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The Case of S.D. Cyclist Andrew Woolley, the CVC and Passing Cars on the Left

11:18 AM PST on December 22, 2009

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Ever since the opening of S.F. Streetsblog, we spend a lot of time looking North at what our brothers and sisters in Northern California are up to, that we miss stories happening just to our South.  Thanks to Biking In L.A., some were able to keep up with the case of Andrew Woolley, a cyclist wrongly ticketed, tried and convicted of passing car traffic on the left.  Why was he wrongly convicted?  Because, just as the LAPD's obsession for ticketing cyclists for using crosswalks is "extra-legal," there is no law saying that what Woolsey did was illegal.  However, this story has a happy ending as Woolsey successfully gets the city to admit it's own error.

On March of this year, Woolley was pulled over by S.D.P.D. Officer David Root and ticketed for passing cars on the left on his bicycle.  Root cited CVC 21202 a, which ironically enough allows for cyclists to pass vehicles on the left provided the cyclist can move more quickly than the cars.  Woolley appealed to Root's supervisor, who agreed with him, but who could not nullify a ticket and Woolley was off to court.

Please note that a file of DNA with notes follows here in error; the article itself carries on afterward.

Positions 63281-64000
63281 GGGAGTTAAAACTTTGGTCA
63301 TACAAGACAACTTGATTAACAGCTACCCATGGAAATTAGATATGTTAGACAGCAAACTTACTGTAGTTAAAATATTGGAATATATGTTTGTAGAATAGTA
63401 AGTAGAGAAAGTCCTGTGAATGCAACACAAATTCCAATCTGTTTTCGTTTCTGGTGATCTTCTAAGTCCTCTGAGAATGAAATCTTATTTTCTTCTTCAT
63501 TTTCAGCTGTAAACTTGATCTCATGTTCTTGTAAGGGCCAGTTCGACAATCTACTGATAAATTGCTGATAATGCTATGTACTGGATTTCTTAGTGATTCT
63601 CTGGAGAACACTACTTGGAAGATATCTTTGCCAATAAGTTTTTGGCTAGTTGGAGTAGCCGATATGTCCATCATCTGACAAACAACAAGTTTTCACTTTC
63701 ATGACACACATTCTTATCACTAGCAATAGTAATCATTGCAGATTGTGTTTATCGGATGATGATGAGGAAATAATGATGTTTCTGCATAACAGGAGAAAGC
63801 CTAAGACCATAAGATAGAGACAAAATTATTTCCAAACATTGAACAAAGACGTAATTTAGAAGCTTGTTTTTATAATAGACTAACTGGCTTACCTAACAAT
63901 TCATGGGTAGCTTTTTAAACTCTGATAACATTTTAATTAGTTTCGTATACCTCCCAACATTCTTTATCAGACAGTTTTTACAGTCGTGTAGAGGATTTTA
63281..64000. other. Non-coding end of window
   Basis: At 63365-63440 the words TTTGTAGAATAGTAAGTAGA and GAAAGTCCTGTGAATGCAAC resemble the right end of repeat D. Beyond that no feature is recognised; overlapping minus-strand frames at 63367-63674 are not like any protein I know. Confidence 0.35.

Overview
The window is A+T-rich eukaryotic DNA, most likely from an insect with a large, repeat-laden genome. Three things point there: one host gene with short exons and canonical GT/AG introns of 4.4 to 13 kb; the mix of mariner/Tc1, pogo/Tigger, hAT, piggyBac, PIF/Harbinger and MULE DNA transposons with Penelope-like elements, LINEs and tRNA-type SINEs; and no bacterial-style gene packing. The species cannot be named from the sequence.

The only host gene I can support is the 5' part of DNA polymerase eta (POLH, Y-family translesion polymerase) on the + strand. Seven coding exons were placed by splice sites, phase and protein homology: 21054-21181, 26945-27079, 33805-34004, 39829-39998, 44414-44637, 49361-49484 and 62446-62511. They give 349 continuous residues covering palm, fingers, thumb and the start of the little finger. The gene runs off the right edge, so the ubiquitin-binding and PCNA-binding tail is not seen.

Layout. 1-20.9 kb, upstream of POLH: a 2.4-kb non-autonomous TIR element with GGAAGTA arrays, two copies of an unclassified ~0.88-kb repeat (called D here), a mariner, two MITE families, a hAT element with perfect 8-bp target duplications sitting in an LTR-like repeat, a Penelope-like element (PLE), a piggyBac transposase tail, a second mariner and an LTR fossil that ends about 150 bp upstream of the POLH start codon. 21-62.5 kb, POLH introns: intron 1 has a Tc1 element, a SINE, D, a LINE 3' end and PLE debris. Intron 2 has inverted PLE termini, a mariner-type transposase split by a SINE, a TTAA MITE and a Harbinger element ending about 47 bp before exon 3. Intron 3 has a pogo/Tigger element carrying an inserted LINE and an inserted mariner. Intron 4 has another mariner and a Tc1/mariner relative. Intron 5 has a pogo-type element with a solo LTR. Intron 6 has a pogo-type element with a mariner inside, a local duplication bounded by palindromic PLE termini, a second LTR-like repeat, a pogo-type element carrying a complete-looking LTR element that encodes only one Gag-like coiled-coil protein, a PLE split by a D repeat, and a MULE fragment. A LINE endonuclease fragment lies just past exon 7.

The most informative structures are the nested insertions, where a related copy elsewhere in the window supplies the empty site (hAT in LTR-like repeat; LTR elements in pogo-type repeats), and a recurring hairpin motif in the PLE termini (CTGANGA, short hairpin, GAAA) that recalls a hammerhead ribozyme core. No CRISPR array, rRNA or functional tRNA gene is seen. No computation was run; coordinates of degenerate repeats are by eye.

When Woolley showed up to court with a copy of the law, a judge agreed with Woolley, but then found Woolley guilty anyway because he should have been riding in the gutter, i.e. should have been riding "the the right."  However, the cyclist wasn't done fighting the ticket and for more reasons than he was upset by the $160 fine.  He appealed to the San Diego City Attorney's office who earlier this month released an opinion that Wooley was right and the judge and SDPD were wrong.  Woolley is now trying to get his $160 back and filing a complaint against Officer Root, who in addition to not knowing the law filed his own complaint with Woolley's company against the cyclist's conduct fighting his wrongful ticket.

At his own blog, Woolley detailed his lessons learned while chronicling his effort to fight a wrongful ticket.  It's a good read for any cyclist who finds himself on the right side of the law but the wrong side of a mis-informed police officer.

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